Gender equality cannot be achieved without abortion and contraception
It’s Women’s History Month and the world is filled with declarations of support for gender equality and women’s rights. But too often, the public narrative that celebrates historical progress on gender issues ignores abortion and contraception, marginalizing the fact that without them, gender equality was — and still is — impossible.
This year, millions of women and girls will be denied access to abortion, forced to carry unintended pregnancies to term or resort to unsafe abortions. Abortion continues to be unfairly restricted around the world, most recently in the United States, where a new ban is being introduced by the state with Supreme Court decision to cancel Legal protection for abortion was established in the 1970s.
while, More than 200 million People who want modern contraception still don’t have access to it—from women living in rural communities, where such services often don’t have access, to teens or single women who face taboos about using such protection.
The unabashed spread of stigma and misinformation by anti-choice groups has led to laws criminalizing abortion, suppressing accurate information about sexual health, and a culture of shame and silence about people’s reproductive choices. Marginalized, rural and low-income communities who cannot access private healthcare or travel for services are hardest hit.
Only result 57 percent of women around the world make informed decisions about sex and reproductive health. How can equality be achieved when we are denied agency over our bodies and our health care and when our access to essential, life-saving health care services is restricted? it can not be.
This is why the lack of support for universal access to reproductive health care, including abortion and contraception, makes the world’s efforts to promote gender equality disingenuous.
Gender equality requires access to contraceptives and safe abortion because without them, women’s lives are at stake. In Addis Ababa, where I grew up, I saw firsthand what a lack of access to reproductive health information and services can do.
A woman I knew committed suicide after becoming pregnant because she didn’t know who to turn to. Another girl disappeared from class one day, never to return; Then we heard rumors that she took chlorine in an attempt to terminate her pregnancy. To this day, I don’t know if she lived or died.
The situation today is not much different. across Africa and Latin America, about three-quarters whether abortions are unsafe; Globally, nearly half of all abortions are performed by risky methods. Women who resort to unsafe abortions risk long-term health complications — and their lives.
But access to abortion and contraception goes far beyond life-saving health care. As MSI’s Director of Reproductive Choices in Africa, I help women and girls make informed decisions about their bodies and their futures, and I’ve come to realize that the power of reproductive choice has its ripple effect.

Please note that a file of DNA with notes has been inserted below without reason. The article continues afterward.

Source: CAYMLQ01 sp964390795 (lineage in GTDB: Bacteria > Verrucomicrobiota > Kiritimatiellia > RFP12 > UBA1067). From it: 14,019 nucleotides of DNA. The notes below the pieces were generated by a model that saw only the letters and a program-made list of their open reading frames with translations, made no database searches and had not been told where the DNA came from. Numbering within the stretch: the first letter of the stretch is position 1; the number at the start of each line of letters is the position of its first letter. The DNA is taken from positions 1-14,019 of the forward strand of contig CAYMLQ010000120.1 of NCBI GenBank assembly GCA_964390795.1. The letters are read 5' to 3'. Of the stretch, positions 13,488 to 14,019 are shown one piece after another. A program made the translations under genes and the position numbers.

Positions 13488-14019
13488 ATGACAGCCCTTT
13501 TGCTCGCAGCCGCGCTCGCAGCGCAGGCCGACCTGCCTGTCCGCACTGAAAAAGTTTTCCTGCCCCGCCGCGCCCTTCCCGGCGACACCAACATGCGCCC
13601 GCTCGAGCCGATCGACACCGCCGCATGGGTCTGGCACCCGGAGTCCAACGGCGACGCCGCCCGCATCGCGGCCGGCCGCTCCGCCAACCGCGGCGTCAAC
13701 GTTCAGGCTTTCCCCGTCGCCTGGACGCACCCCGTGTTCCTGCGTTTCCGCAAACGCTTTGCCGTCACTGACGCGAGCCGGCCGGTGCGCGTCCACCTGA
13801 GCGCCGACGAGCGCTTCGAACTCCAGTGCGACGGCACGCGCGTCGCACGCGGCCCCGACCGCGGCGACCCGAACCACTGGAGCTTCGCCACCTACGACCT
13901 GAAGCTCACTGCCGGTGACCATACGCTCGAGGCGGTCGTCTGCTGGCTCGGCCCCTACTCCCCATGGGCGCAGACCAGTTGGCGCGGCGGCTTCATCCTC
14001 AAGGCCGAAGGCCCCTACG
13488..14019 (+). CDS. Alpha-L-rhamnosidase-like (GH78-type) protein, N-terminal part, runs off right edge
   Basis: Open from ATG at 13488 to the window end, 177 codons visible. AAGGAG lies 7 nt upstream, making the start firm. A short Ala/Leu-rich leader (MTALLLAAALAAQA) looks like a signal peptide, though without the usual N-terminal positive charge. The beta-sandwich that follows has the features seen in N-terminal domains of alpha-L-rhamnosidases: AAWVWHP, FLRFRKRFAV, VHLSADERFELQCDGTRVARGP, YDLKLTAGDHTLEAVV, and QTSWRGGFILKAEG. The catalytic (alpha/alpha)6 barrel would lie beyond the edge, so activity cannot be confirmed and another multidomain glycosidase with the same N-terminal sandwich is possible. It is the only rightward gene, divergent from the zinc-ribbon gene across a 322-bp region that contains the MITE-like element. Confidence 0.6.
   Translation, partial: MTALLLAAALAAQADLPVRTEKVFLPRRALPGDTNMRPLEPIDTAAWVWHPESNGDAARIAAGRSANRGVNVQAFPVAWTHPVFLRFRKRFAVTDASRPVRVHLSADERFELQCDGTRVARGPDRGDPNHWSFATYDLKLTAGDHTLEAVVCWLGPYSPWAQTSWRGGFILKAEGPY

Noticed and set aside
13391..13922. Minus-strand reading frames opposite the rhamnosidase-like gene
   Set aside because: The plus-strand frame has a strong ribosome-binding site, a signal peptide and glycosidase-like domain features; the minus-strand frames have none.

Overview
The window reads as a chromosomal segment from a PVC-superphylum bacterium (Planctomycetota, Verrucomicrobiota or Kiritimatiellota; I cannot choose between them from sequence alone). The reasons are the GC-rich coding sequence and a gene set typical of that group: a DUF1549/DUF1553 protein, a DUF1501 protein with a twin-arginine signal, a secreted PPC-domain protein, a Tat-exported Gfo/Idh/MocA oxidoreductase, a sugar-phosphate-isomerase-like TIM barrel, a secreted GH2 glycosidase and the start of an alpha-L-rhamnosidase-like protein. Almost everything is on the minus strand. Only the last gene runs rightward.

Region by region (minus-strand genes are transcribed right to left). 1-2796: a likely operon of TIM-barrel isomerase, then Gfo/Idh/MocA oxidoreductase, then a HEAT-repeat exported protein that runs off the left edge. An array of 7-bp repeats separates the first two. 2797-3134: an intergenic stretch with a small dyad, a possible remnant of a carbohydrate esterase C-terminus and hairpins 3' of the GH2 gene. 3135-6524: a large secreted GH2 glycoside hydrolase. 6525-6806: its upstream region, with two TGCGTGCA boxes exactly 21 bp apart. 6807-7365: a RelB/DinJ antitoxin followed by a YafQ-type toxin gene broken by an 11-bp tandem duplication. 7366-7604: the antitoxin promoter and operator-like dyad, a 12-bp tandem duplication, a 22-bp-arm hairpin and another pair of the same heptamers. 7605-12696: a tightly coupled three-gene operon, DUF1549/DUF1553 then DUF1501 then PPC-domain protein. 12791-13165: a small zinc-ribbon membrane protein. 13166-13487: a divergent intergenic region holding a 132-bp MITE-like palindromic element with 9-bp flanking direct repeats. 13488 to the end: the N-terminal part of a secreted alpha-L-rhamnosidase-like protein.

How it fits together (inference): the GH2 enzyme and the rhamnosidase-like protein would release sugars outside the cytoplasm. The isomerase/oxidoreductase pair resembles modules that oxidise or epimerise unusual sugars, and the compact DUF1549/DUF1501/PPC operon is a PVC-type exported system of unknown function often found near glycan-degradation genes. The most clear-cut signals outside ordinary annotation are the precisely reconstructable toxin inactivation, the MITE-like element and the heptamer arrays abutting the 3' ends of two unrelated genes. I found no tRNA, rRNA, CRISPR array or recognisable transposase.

closely related to helping girls stay in education and women pursuing work; It breaks the cycles of poverty and encourages women’s political and economic participation. All of which help advance gender equality and support many of the global development goals.
Take education, for example. By increasing adolescents’ access to these healthcare options, millions of girls can stay in school. Unfortunately, without them, many girls are denied the opportunity to finish their education. every year in sub-Saharan Africa Up to four million teenage girls Dropped out of school due to pregnancy. Only in Niger one in 100 The girls will finish high school. One additional year of education can increase a girl’s future earnings by up to 20 percent And we must do our best to achieve this.
Education brings with it opportunities for financial independence for women, which is another prerequisite for gender equality. When a woman takes control of her own fertility, she can break the cycle of poverty and transform her life, her family, and the world. The equal participation of women in the economy has the potential to boost global GDP. $28 trillion.
On the flip side, denying someone an abortion can create economic hardship that lasts for years. Research has found that women in the United States who did not have access to abortions did Increased family povertydebts and possible bankruptcy and eviction.
Education and economic stability help people become leaders, create social change and wield political power—activities still disproportionately performed by men. And for women, these are closely related to their ability to access reproductive health care on their own terms.
I often think of the girls I went to school with — whose unintended pregnancy ended their lives — and imagine how differently things would have turned out if they had access to contraception or safe abortion care. They may have continued their education, decided on personal life goals and careers, led change within their communities, and had children if or when it was convenient for them.
We can do better for the next generation of women and girls. As we continue the decisive work to advance women’s rights and expand access to modern contraception to all who want it, abortion must also be front and center. We should talk more about miscarriage because it is normal. We need funding and investment in abortion because it’s health care. We must break down barriers to abortion because it is a human right.
Clearly, the path to gender equality is paved with access to abortion and contraception.
The opinions expressed in this article are those of the author and do not necessarily reflect the editorial position of Al Jazeera.